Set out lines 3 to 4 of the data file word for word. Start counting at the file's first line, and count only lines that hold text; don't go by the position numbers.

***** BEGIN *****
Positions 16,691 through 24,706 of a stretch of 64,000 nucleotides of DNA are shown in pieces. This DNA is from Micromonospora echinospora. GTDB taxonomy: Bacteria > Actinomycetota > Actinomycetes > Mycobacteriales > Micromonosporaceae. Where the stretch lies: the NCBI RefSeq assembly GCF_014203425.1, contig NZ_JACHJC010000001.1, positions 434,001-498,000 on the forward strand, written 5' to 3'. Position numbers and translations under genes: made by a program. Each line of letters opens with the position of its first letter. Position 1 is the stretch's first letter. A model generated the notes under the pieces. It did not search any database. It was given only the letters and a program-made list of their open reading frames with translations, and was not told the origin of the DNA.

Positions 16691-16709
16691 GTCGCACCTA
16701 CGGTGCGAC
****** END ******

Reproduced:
16691 GTCGCACCTA
16701 CGGTGCGAC